A ruin

Abandoned houses are strangely fascinating. They are places which people once called home. You can stand in front of it an imagine it full of light and life. And now the people are gone, and it is just home to entropy. What happened to those people? Why was this house not occupied? It was at a good location, right at the edge of the lake. How could anyone just walk out and leave? Or did they not leave?

The Family had strained her back and walking was an effort. We’d sat on a deck with a coffee and watched the lake through the afternoon’s rain. As the sun began to set I walked past the road up to the abandoned house to take a few photos. The grass in front of it clutched on to a very thin layer of soil over hard volcanic rock. Little hollows in the rock held rain water. It was slippery. One slip, and I would certainly damage the soil, and perhaps myself if I fell on the sharp edges of the rock. Sunset, the rain clouds, and the structure built a wonderful ambience. I tried hard to catch the sense of loss, the beauty of the landscape and the sky, the dilapidated building with a mat of grass on its roof.

I walked around the building. A slight breeze had set in and it was blowing waves over the water. The lake is large, and even this little breeze could excite fairly large waves. This is a hard place, with extremes of weather. It is not close to a town; on the other hand, it is close a major highway. In a few more monsoons the roof will cave in. Then the walls will become stumps, providing a windbreak for larger plants. Soon, the last signs of people who could have lived there will be gone.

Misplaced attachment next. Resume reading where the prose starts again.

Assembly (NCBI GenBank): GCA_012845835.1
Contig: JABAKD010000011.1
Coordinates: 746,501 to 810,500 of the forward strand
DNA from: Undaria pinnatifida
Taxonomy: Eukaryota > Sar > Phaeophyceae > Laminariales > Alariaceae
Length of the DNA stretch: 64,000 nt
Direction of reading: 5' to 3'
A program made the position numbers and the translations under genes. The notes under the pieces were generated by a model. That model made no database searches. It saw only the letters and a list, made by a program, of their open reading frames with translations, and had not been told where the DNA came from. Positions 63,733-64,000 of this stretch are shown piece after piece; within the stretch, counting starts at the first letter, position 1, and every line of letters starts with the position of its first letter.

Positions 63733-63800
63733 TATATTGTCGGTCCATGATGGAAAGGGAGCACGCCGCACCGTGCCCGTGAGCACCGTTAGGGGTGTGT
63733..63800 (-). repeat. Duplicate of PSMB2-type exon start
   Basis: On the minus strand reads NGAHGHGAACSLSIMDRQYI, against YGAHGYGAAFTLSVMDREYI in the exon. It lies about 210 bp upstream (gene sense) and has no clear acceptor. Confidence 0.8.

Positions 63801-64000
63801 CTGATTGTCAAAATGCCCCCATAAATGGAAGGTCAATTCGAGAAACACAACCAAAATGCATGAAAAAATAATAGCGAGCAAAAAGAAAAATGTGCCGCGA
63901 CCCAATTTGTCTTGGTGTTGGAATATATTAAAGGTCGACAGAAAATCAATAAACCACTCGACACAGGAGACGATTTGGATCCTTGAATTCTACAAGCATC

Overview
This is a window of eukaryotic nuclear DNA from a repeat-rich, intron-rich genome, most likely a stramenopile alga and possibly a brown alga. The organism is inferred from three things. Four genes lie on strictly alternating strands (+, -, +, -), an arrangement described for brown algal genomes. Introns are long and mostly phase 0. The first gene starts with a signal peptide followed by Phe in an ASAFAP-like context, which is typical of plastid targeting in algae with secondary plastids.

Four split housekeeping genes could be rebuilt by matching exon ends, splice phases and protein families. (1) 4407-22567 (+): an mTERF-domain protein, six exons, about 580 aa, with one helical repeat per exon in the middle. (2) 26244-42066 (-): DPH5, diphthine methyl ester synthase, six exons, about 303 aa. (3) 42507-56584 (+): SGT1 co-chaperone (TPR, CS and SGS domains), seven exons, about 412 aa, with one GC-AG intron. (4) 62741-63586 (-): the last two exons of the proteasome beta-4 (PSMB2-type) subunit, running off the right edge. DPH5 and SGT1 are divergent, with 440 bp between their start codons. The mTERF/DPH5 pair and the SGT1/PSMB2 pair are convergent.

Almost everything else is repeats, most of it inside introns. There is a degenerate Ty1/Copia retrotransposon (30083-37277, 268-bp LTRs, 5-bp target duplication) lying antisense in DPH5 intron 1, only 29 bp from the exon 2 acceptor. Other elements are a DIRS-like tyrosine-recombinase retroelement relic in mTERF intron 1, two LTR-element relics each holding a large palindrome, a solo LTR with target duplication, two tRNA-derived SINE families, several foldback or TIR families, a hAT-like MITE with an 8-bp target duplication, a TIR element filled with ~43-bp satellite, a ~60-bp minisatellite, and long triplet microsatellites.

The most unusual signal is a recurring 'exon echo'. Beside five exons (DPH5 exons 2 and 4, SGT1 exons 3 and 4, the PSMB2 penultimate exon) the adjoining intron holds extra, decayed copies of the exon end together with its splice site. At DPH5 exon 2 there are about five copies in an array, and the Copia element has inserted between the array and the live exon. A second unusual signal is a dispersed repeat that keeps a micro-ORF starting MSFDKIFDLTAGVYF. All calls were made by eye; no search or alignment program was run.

By I. J. Khanewala

I travel on work. When that gets too tiring then I relax by travelling for holidays. The holidays are pretty hectic, so I need to unwind by getting back home. But that means work.


  1. Nice post I. J.! I guess we all have abandoned structures that catch our photo eye. I’m especially drawn to them. I guess it’s because I like the structural decay, but I’ve paid little attention to what lives lived in the house. Thanks for the lesson to see beyond and think about humanity.

    Liked by 1 person

  2. A terrific subject for the exercise I.J., nice to have those moody clouds around to enhance the image. In the third image it looks like the water is about the overtake the house which I suspect may have influenced the former residents. Excellent subject for the challenge I.J.

    Liked by 2 people

  3. You’re right, there’s something fascinating about a ruin, whether a small domestic one like this or something grander. The sense that if only the stones could talk they would tell you so much about what has happened here. And photographically a building like this one is so much more interesting than it would have been if complete and occupied.

    Liked by 2 people

  4. Great perspectives. My fave is the house on the left, clouds drifting to the right. I wonder similar about abandoned wooden houses I see in our rural areas. The lives, stories, etc.

    Liked by 2 people

  5. Interesting topic here I.J Khanewala. I don’t know why would people abandon such a house near the lake maybe they calculated the risks that floods might sweep the house off or they just don’t love that it is near a lake crocodiles might eat them maybe, I too would have to weigh the benefits and disadvantages of staying thereπŸ‘πŸ‘

    Liked by 1 person

  6. We are many, we who are fascinated by ruins and dilapidated houses. My son is a photographer of such places, and I love his images. But he walks into places I would never dare walking into. I prefer looking at his images…..
    Your choices this time are sad but so beautiful, and the light is extraordinary. Monsoon?

    Liked by 1 person

  7. We have often seen abandoned houses or the ruins of one. I can’t say we have devoted much time to thinking about the stories they hold, but we have frequently thought about the joy they must have brought to the person or persons who lived in them when they were first built or when they became someone’s first home.

    Liked by 1 person

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